“That which is hidden is the flower”, 秘すれば花 is a well known statement made by Zeami, master of Noh.

It is true that hidden and abstract messages are where the true beauty exists in art. This is often the case with Hatsumi Sensei’s martial arts and teachings. I have somewhat come to understand this, only after almost two decades of translating and training by the side of Soke. In reality, how these messages are interpreted can play an integral and important part of the understanding of the Martial Arts in general.

In my last post on the Recent DKMS, I used several of these messages, some of my own and some of our Soke. For some reason, I feel compelled to explain these messages in further detail in hopes that it could spark a brighter light and further reveal the vast infiniteness of these Budo concepts. These messages are achieved due to the natural and convenience of the expression ability within the Japanese language. Japanese can truly be an abstract an ideal language for communicating feeling and potential, rather than directness.


Let me start by speaking about the term “Kukan no Kyusho”. Soke, spoke of this concept several times at the DKMS. The correct characters for this would be空間の急所. However in the below title, I have suggested that the idea of Kyusho can also be expressed as “Nine Victories”, hinting to the concept of Win and Lose that Soke also spoke of on that first day under the autumn leaves. This also demonstrates the feeling of the concept of the Kukan being spherical or circler in nature, with the idea of infinite control. Nine being the number of ryuha in our lineage, as well as the magical number of the Ninja or that of Happo Biken. Either way, this must result in that of Fudoshin for the 15 Dan=The Rank of Banpenfugyo-No suprises!

Maki Mono=負物負者

Before the DKMS, I had several conversations with Soke regarding the concept of scrolls and how there is no seeable possibility that they could house any real secrets, and that the relentless pursuit of such fictional secrets could eventually drive a man insane-my precious-Resulting in being lead down a losing path. I thought it was timely that Soke presented a few examples of the Maki Mono at the DKMS, revealing that there actually does exists some hidden bits of knowledge, but nothing that will immediately transform one into the ultimate warrior or rule out common uncommon sense. Therefore, playing with the sounds of Maki Mono, I have suggested the characters Make Mono負物-losing thing or Make Mono負者-losing person. The sounds are not exact, but close enough to not lose the image.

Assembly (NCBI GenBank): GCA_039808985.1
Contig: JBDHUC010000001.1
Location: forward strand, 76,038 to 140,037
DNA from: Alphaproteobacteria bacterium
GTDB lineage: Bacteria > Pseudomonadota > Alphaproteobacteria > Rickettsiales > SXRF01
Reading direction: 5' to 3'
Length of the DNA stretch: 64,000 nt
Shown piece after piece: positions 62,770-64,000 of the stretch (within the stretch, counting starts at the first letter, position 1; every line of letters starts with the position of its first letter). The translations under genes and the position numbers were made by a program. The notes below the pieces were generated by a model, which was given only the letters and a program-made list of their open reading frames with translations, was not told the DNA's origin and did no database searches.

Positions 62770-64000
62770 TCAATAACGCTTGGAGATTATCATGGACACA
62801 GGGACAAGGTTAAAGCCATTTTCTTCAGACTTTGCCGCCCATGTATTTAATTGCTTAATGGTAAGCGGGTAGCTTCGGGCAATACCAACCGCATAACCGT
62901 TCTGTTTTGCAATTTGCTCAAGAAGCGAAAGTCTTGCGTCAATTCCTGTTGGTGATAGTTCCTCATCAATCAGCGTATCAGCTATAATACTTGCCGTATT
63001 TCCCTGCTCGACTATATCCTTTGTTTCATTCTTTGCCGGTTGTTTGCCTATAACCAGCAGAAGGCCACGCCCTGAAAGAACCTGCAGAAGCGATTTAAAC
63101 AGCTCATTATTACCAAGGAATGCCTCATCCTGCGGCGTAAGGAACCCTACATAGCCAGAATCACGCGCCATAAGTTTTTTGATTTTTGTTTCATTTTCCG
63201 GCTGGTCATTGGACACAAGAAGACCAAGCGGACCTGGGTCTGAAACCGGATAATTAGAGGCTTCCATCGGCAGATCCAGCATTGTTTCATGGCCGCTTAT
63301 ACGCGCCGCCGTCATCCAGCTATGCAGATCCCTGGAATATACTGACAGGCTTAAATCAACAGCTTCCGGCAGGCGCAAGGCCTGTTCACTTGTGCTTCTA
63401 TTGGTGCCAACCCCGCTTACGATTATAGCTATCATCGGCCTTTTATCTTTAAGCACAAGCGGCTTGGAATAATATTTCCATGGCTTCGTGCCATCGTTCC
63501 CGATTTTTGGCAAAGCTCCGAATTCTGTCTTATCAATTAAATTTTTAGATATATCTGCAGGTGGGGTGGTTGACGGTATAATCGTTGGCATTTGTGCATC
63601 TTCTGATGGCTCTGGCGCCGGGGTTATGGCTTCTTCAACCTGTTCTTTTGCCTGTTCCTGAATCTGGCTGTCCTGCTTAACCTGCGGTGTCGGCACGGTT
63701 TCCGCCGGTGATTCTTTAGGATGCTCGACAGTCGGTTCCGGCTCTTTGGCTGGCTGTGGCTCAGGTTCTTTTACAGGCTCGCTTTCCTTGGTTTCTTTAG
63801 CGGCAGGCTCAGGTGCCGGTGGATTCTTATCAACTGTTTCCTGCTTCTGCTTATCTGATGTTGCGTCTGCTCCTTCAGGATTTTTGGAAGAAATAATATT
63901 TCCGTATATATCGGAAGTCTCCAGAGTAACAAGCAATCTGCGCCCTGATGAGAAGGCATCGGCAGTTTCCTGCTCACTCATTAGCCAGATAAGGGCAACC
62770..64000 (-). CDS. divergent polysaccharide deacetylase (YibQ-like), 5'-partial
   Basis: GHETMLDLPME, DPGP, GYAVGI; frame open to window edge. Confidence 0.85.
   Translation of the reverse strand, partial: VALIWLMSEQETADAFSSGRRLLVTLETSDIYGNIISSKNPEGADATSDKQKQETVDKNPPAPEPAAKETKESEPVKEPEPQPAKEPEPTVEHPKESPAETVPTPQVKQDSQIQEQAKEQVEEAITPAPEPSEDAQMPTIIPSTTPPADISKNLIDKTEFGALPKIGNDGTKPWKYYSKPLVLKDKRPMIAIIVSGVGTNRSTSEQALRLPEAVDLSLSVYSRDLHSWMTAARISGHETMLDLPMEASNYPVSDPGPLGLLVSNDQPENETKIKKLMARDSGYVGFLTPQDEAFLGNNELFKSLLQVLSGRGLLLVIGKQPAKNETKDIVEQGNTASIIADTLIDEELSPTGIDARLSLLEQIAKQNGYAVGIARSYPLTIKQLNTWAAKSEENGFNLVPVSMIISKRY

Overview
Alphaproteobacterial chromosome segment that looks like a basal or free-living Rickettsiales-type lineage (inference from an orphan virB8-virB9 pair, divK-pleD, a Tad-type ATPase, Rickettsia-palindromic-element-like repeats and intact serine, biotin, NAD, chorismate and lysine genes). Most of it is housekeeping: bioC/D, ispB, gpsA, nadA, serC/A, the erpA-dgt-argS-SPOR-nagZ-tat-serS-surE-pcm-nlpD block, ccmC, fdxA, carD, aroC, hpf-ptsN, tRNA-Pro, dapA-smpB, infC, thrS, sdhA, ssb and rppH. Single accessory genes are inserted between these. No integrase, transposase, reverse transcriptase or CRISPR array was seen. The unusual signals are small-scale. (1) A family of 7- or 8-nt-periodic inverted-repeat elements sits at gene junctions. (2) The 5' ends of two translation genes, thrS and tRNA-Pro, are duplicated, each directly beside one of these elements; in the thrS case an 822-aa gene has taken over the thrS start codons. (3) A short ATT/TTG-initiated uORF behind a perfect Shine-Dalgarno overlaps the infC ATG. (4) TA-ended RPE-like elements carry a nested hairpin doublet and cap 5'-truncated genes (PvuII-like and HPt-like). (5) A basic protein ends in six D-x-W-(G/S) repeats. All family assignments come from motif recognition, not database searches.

The balance of Kachi and Make

The two characters of of Kachi 勝and Make負combine to form the term “Shobu” or fight to the death. Soke also made reference to this concept on the first day, describing that in the early days of training, one will strive for the Kachi or the win and not even consider the idea of losing. The explanation was that once one reaches the age of 40 , they will need to seek balance and accept the idea of defeat. This is a basics example of all things in life where we strive to achieve something, then eventually allow ourselves to find a more simple or tranquil solution. This is an example of maturity, internalization of ability and ego control, in the sense that losing can actually be victory. One must seek balance in the concept of Shobu and those that only see it as a battle to the death still side on the need of sure victory to feel victorious. The wise warrior knows that a Win/Win is far better as losing can be winning.

This is also brings me to an opportunity to further explain this concept of the “melancholic warrior”. Yes, this concept was mentioned and the warrior path can be lonely in the sense that it is more often than not, misunderstood. However, it should not be forgotten that it is not a jidai drama and it carries great responsibility to walk this lonely path. Lonely, because not many will have the courage to walk it. It is a choice to accept the responsibility of protecting self and others. It is a choice to take action to improve humanity and strive to make the world a better place. Soke often states that you should not study martial arts if you are afraid of injury or dying. We must learn to make the world a better place through the study of Budo, without injuring, but empowering others. Therefore, as lonely this path may be, it is a dignified and worthy path if you chose to walk it justly and empower others to follow.

Lastly, as we view the world in the prismatic way of the Dragonfly, the kachimushi or victorious bug, we kachimushi- 勝ち無視=Ignore the need for personal victory.

Bufu Ikkan